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Devils Tower photographed 08/17/2014 at Devils Tower National Monument, Wyoming.

If you’re like me you first learned about Devils Tower National Monument from the 1977 sci-fi adventure film Close Encounters of the Third Kind. Although fictional space aliens helped popularize this location for many people, the natural and cultural features alone make it worth the trek to northeast Wyoming.

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“This means something. This is important.”

Devils Tower is a dramatic feature that rises suddenly from the Black Hills. Reaching nearly 1,300 feet (almost 400 m) above the surrounding land, this monolith represents the eroded remains of an igneous intrusion. During the Triassic Period (250 to 200 million years ago) this area was inundated by a shallow sea. Mud, sand, and silt were deposited along the shifting shorelines, and over time this resulted in thick beds of shale, sandstone, and siltstone.

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Red sedimentary beds of the Spearfish Formation, photographed 08/17/2014 at Devils Tower National Monument, Wyoming.

Somewhere around 50 million years ago tectonic collisions that helped form the Rocky Mountains gradually uplifted this region. Amid the geologic chaos magma oozed upward into the surrounding sedimentary rock. It eventually slowed and began to cool. As this igneous intrusion solidified, it naturally fractured into six-sided columns. Over the last few tens of millions of years the softer sedimentary rock has been eroded, exposing the harder igneous rock at the surface.

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Columnar joints photographed 08/17/2014 at Devils Tower National Monument, Wyoming.

The columnar joints of igneous rock aren’t impervious to natural weathering, however. Water, ice, and gravity have slowly chipped away at Devils Tower, accumulating a dense boulder field around the base.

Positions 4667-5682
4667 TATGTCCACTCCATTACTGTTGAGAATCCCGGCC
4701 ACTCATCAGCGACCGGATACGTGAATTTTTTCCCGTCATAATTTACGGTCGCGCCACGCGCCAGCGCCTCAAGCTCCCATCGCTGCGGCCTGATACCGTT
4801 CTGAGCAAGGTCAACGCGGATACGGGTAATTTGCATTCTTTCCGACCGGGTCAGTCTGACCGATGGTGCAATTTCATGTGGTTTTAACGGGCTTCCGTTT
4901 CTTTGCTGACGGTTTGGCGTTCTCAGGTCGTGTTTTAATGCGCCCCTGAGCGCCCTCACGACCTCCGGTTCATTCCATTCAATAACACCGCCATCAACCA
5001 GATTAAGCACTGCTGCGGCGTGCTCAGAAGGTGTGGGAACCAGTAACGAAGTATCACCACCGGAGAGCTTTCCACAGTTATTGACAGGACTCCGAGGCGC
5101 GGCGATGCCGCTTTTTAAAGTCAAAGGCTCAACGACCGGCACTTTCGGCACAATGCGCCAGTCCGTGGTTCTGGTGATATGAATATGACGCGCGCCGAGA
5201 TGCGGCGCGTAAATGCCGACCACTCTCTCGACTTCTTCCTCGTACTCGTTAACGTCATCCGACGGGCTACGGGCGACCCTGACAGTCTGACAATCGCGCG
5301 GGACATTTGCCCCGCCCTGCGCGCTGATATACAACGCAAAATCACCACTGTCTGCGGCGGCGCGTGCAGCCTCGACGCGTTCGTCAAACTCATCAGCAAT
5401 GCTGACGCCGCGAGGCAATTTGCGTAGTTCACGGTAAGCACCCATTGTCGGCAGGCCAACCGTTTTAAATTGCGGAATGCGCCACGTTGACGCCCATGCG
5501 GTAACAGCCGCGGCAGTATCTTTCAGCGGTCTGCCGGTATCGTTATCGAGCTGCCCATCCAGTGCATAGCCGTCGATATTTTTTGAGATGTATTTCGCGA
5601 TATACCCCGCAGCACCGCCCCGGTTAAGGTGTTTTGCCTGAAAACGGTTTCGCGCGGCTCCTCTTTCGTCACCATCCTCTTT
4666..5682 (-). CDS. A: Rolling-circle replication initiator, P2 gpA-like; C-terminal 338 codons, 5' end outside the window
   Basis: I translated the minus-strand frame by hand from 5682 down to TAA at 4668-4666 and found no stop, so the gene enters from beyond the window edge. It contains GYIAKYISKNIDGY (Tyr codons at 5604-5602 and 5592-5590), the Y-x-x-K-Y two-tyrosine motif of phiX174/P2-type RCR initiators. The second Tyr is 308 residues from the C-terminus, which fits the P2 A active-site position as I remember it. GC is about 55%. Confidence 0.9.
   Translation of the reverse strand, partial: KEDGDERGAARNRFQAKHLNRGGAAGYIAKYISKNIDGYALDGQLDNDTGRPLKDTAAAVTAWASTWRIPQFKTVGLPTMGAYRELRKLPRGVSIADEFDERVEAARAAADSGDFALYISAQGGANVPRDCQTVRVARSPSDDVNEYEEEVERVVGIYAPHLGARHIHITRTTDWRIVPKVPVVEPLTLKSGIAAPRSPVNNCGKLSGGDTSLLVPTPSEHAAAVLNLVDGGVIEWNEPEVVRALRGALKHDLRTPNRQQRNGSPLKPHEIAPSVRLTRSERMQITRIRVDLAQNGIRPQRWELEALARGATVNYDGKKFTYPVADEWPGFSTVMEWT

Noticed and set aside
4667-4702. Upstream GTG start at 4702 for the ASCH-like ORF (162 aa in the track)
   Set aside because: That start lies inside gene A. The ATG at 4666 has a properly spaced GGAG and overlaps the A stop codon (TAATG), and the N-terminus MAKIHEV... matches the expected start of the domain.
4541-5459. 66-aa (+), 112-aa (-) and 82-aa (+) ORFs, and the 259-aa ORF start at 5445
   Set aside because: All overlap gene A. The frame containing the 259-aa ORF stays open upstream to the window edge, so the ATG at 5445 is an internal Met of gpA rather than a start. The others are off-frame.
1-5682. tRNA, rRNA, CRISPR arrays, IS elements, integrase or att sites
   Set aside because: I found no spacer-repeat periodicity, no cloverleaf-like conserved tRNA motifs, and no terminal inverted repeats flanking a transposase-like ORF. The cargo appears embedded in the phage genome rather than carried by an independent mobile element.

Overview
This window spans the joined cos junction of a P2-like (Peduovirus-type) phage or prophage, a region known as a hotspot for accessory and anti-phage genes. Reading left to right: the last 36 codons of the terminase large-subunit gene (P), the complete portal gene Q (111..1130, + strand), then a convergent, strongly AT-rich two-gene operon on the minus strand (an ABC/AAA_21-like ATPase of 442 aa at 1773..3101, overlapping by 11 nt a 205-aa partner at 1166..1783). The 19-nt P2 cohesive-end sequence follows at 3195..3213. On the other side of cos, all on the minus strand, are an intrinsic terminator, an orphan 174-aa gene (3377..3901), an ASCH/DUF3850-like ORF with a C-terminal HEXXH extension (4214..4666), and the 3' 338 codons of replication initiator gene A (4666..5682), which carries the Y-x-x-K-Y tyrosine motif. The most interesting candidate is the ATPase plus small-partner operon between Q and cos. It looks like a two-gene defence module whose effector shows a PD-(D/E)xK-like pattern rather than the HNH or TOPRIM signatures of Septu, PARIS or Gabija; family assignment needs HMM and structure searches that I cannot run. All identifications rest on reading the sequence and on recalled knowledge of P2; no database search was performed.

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Boulder field photographed 08/17/2014 at Devils Tower National Monument, Wyoming.

The impressive nature of this feature has been the subject of human fascination for thousands of years. Since long before the arrival of European Americans, Native Americans have considered this place sacred.

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Native American interpretive sign photographed 08/17/2014 at Devils Tower National Monument, Wyoming.

The Arapaho, Cheyenne, Crow, Kiowa, and Lakota peoples have various traditional stories relating to the formation of Devils Tower. Many involve people climbing on the big rock to flee a hungry bear who then scratches at the sides to create the vertical scores.

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Native American interpretive sign photographed 08/17/2014 at Devils Tower National Monument, Wyoming.

Today members of these tribes still visit this place to worship, often placing prayer cloths and bundles on the surrounding land.

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Native American prayer cloth photographed 08/17/2014 at Devils Tower National Monument, Wyoming.

The area around Devils Tower is nearly as impressive. Forests of ponderosa pines and oaks blanket the highlands…

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Forest photographed 08/17/2014 at Devils Tower National Monument, Wyoming.

…while pockets of prairie extend into the horizon:

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Plains photographed 08/17/2014 at Devils Tower National Monument, Wyoming.

Devils Tower is a rather enchanting piece of America, harboring geologic and cultural interest as well as natural wonder and beauty. This place is also notable for being the first national monument in the United States, earning protection from President Theodore Roosevelt in 1906 under the then-new Antiquities Act. It’s certainly worth a visit, especially if your travels bring you to the nearby Badlands of South Dakota.

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Devils Tower at daybreak. Photographed 08/17/2014 at Devils Tower National Monument, Wyoming.